As a pattern maker, it’s often difficult to understand exactly what needs to be done to correct a pattern until you have seen it sewn and draped on a mannequin or a person. 3D simulation is one method to create patterns efficiently and accurately, which ultimately reduces the time spent making samples and getting approvals.

The system is designed with users in mind, and is easy to learn and use. Users can create many samples in much less time than it would take to sew and deliver a real garment.

Different softwares offer above solutions through different modules like 3D avatar creation, 3D garment draping, 3D Visualization, etc. Some softwares also offer digitizing on a 3D view and se the results on the 2D pieces, these are called 3D flattening.

After the virtual 3D garment is put on a virtual dummy, the software enables you to see the horizontal slice of image at any portion of the body showing the ease almount along girth. For fitted garment the software can generate colour coded 3D image (similar to heat sensing image) to show where the virtual garment is excessively tight on body and require more ease.

The function is very helpful in objectively defining and correcting the garment fit which otherwise can be only felt by live model during live-fitting.

Some softwares even offer inside view of the garment with full visualization fabric and trims as if turned inside out. This mode is called back view, as opposed to the normal face view.

How 3D simulation solutions benefit users?

Using 3D simulation, a fashion software company can reduce time and cost of multiple iterations of sample garment. By reducing the tedious and costly process – in both time and material – of fitting, experimenting, redrawing patterns, etc. 3D simulation actually expedites the entire product development process.

The anatomically correct avatars (3D human models) of various ages from infancy to adulthood, with various body anatomies allows more product lines, catering to a wider base of customers in such diverse market sectors as children apparel, pregnancy wear, sportswear and lingerie.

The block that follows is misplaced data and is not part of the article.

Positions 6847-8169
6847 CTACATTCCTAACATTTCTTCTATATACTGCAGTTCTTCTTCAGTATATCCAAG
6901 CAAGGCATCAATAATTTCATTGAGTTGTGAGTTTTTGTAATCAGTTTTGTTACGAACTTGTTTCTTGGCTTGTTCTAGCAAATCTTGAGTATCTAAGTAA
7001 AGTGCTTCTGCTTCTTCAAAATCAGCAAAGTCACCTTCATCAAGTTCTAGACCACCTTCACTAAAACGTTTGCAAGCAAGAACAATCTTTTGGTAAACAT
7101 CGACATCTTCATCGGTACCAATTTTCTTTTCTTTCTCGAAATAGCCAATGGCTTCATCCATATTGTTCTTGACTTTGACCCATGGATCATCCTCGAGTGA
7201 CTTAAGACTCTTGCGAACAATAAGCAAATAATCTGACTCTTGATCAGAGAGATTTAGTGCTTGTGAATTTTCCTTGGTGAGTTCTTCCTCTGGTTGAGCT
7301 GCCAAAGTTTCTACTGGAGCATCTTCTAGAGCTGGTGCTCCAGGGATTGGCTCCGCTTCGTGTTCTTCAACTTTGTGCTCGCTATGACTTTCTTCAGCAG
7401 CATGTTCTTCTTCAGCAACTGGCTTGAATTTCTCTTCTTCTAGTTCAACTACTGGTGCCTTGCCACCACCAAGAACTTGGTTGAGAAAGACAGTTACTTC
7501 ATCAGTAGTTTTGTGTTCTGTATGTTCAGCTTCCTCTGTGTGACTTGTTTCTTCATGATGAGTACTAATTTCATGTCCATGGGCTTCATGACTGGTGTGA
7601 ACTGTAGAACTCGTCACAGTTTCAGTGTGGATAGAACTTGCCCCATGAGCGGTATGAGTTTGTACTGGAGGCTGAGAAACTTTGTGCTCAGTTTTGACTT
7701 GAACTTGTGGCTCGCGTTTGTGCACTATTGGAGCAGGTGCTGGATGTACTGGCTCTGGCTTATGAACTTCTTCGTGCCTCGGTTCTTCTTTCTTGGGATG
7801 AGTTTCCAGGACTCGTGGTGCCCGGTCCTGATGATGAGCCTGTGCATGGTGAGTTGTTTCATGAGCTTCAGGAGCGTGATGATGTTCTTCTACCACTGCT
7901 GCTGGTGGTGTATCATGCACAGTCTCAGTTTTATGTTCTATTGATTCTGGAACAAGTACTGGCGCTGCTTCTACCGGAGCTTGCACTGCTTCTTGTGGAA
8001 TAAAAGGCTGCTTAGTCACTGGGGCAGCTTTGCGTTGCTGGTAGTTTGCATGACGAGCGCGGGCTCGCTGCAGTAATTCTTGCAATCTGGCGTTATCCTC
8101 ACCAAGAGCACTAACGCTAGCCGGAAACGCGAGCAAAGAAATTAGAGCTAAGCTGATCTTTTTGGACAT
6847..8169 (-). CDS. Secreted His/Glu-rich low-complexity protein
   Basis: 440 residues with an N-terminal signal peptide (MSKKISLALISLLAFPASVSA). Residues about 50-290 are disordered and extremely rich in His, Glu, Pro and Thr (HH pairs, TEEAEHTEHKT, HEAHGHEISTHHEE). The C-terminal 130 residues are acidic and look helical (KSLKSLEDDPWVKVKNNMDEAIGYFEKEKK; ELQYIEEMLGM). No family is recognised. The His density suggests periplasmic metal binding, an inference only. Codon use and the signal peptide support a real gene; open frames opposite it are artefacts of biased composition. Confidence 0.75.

3D design and communication technology allows for, less travelling expenses, less prototypes, and less samples, not only reducing expenses but also minimizing fabric waste. It also provides an excellent tool for sales and merchandising, allowing users to create 3D catalogs easily and professionally.

Live-fitting is an important function in sample approval process, where tightness and or looseness is felt by the wearer and conveyed for correction. However this process is very subjective. 3D simulation enables objective evaluation of tightness and/pr looseness in a garment while worn on a virtual dummy, thus either minimizing or eliminating the iteration after live fitting process.

3D simulation allows all the players involved in the development cycle to validate styles and collections, ensuring the designer’s original intention is respected, even before the first physical prototype is created. 3D simulation facilitates collection review among colleagues scattered across the globe, optimizing the decision-making process between the various parties involved (designers, pattern makers, developers, sales and marketing teams).

Conclusion

The solution means that one can make design decisions by visualizing the garment digitally – there is no need to buy fabric, stop work on the project until approval from buyer arrives by courier, or waits in the sample room line before seeing how the sample looks physically. Although the solutions offers immense potential in reducing the product develpment time in apparel supply chain by minimizing and/or eliminating the costly iterations, acceptability by manufacturers is slower than expected. The brands and retailers have to take lead in changing the traditional sample development and approval process by adapting to new age technology and rational solutions.

The whole article appears at StitchWorld, April 2011 Edition, pages 28 to 30